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The Wolf


The United States are blessed with several species of this animal.

The Grey Wolf, which is the largest, and the smaller, Prairie Wolf

or Coyote, being the most commonly known. There are also the White

Wolf, Black Wolf and the Texan or Red Wolf. In outward form they

all bear a considerable resemblance to each other, and their habits

are generally similar in the different varieties.

Wolves are fierce and da
gerous animals, and are very powerful of

limb and fleet of foot. They are extremely cowardly in character,

and will seldom attack man or animal except when by their greater

numbers they would be sure of victory. Wolves are found in almost

every quarter of the globe. Mountain and plain, field, jungle and

prairie are alike infested with them, and they hunt in united bands,

feeding upon almost any animal which by their combined attacks

they can overpower.

Their inroads upon herds and sheep folds are sometimes horrifying,

and a single wolf has been known to kill as many as forty sheep

in a single night, seemingly from mere blood-thirsty desire.

In the early colonization of America, wolves ran wild over the

country in immense numbers, and were a source of great danger;

but now, owing to wide-spread civilization, they have disappeared

from the more settled localities and are chiefly found in Western

wilds and prairie lands.

The Grey Wolf is the largest and most formidable representative of

the Dog tribe on this continent. Its general appearance is truthfully

given in our drawing. Its length, exclusive of the tail, is about

four feet, the length of the tail being about a foot and a half.

Its color varies from yellowish grey to almost

white in the northern countries, in which latitude the animal is

sometimes found of an enormous size, measuring nearly seven feet in

length. The fur is coarse and shaggy about the neck and haunches,

and the tail is bushy. They abound in the region east of the Rocky

Mountains and northward, and travel in packs of hundreds in search

of prey. Bisons, wild horses, deer and even bears fall victims

to their united fierceness, and human beings, too, often fall a

prey to their ferocious attacks.

The Coyote, or Common Prairie Wolf, also known as the Burrowing

Wolf, as its name implies inhabits the Western plains and prairies.

They are much smaller than the Grey Wolf, and not so dangerous. They

travel in bands and unitedly attack whatever animal they desire

to kill. Their homes are made in burrows which they excavate in the

ground. The Texan Wolf inhabits the latitude of Texas and southward.

It is of a tawny red color and nearly as large as the grey species,

possessing the same savage nature.

In April or May the female wolf retires to her burrow or den, and

her young, from six to ten in number, are brought forth.

The wolf is almost as sly and cunning as the fox, and the same

caution is required in trapping the animal. They are extremely keen

scented, and the mere touch of a human hand on the trap is often

enough to preclude the possibility of capture. A mere footprint,

or the scent of tobacco juice, they look upon with great suspicion,

and the presence of either will often prevent success.

The same directions given in regard to trapping the fox are equally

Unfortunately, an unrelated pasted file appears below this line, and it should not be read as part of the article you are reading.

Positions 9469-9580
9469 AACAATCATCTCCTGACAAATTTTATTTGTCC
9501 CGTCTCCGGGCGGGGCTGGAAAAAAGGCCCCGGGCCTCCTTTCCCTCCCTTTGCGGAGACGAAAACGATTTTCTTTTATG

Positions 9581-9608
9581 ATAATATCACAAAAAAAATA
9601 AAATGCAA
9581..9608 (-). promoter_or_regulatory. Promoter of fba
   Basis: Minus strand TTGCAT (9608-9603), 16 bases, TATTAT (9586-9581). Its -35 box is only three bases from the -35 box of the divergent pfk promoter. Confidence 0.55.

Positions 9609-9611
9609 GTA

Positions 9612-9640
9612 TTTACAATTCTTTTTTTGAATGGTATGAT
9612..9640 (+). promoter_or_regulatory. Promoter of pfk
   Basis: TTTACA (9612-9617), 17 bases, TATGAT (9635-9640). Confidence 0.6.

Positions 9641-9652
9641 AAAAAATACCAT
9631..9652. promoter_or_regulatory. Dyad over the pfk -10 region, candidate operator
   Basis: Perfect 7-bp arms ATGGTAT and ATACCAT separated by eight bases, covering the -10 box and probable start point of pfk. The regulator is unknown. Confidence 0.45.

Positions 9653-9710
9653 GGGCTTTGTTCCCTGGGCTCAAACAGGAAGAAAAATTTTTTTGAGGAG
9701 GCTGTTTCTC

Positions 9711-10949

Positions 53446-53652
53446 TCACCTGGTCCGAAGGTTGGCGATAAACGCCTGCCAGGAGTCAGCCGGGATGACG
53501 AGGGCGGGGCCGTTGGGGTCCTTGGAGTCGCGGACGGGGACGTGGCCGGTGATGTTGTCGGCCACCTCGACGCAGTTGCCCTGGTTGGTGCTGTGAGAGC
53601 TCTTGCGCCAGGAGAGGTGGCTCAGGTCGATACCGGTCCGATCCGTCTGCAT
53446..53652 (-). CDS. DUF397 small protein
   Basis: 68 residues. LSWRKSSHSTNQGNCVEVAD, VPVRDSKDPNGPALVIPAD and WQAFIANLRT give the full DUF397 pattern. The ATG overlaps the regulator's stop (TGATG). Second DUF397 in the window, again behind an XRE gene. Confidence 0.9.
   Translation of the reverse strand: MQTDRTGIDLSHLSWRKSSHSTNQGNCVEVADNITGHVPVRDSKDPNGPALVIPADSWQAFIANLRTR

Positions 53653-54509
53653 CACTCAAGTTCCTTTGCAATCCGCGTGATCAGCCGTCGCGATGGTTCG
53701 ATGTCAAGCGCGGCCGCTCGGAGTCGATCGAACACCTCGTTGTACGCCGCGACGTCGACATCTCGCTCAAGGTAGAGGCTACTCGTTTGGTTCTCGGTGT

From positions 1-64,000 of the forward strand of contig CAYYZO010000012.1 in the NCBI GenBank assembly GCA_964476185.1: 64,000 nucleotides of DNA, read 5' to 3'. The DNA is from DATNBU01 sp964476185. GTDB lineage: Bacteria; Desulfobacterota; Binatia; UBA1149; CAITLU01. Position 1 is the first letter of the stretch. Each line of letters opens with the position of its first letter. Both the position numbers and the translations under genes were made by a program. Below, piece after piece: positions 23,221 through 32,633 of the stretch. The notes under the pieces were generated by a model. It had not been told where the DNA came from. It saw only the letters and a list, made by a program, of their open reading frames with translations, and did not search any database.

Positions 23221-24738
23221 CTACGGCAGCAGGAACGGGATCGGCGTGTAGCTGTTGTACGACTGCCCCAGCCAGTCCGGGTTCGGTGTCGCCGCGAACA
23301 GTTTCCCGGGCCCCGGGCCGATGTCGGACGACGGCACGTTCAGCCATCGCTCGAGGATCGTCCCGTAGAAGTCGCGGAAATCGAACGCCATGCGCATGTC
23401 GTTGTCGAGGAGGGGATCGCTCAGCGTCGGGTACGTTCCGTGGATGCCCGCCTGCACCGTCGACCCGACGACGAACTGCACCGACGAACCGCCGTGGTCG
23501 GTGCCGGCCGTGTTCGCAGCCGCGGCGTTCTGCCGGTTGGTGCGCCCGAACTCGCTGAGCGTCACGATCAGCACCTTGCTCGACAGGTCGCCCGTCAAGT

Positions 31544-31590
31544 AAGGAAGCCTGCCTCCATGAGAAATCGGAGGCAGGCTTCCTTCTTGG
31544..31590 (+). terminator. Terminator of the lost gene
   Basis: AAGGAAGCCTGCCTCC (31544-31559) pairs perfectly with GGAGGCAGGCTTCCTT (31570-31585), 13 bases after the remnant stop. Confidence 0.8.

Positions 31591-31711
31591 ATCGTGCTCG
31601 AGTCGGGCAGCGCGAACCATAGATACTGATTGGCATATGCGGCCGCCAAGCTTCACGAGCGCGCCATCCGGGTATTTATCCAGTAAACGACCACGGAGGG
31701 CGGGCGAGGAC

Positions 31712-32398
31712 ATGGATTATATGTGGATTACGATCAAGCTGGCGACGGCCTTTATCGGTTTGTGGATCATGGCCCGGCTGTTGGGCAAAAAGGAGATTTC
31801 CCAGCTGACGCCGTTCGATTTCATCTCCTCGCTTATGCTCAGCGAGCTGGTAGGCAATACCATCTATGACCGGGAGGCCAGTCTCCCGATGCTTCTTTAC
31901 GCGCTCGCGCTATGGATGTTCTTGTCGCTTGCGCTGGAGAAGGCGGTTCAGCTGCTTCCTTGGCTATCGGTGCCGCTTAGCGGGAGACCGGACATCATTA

adapted for the wolf. The trap (size No, 4, page 141) should be

smoked or smeared with beeswax or blood, and set in a bed of ashes

or other material as therein described, covering with moss, chaff,

leaves or some other light substance. The clog should be fully

twice as heavy as that used for the fox. Some trappers rub the

traps with brake leaves, sweet fern, or even skunk's cabbage.

Gloves should always be worn in handling the traps, and all tracks

should be obliterated as much as if a fox were the object sought

to be secured.

A common way of securing the wolf consists in setting the trap

in a spring or puddle of water, throwing the dead body of some

large animal in the water beyond the trap in such a position that

the wolf will be obliged to tread upon the trap, in order to reach

the bait. This method is described both under the head of the Fox

and the Bear.

Another plan is to fasten the bait between two trees which are

very close together, setting a trap on each side and carefully

concealing them as already directed, and securing each to a clog

of about twenty pounds in weight. The enclosure described on page

144 is also successful.

There are various scent or trail baits used in trapping the wolf.

Oil of Assafoetida is by many trappers considered the best, but

Oil of Rhodium, powdered fennel, fenugreek and Cummin Oil are also

much used. It is well to smear a little of the first mentioned oil

near the traps, using any one of the other substances, or indeed a

mixture of them all, for the trail. This may be made by smearing the

preparation on the sole of the boots and walking in the direction

of the traps, or by dragging from one trap to another a piece of

meat scented with the substance, as described under the head of


The wolf is an adept at feigning death, playing 'possum with a

skill which would do credit to that veritable animal itself.

A large dead-fall, constructed of logs, page 17, when skilfully

scented and baited, will often allure a wolf into its clutches,

and a very strong twitch-up, with a noose formed of heavy wire, or

a strip of stout calf hide, will successfully capture the crafty


In skinning the wolf the hide may be removed either by, first ripping

up the belly, or in a circular piece, as described connection with

the fox, both methods being much used. The board and hoop stretchers

used in preparing the skin are described on pages 273 and 275.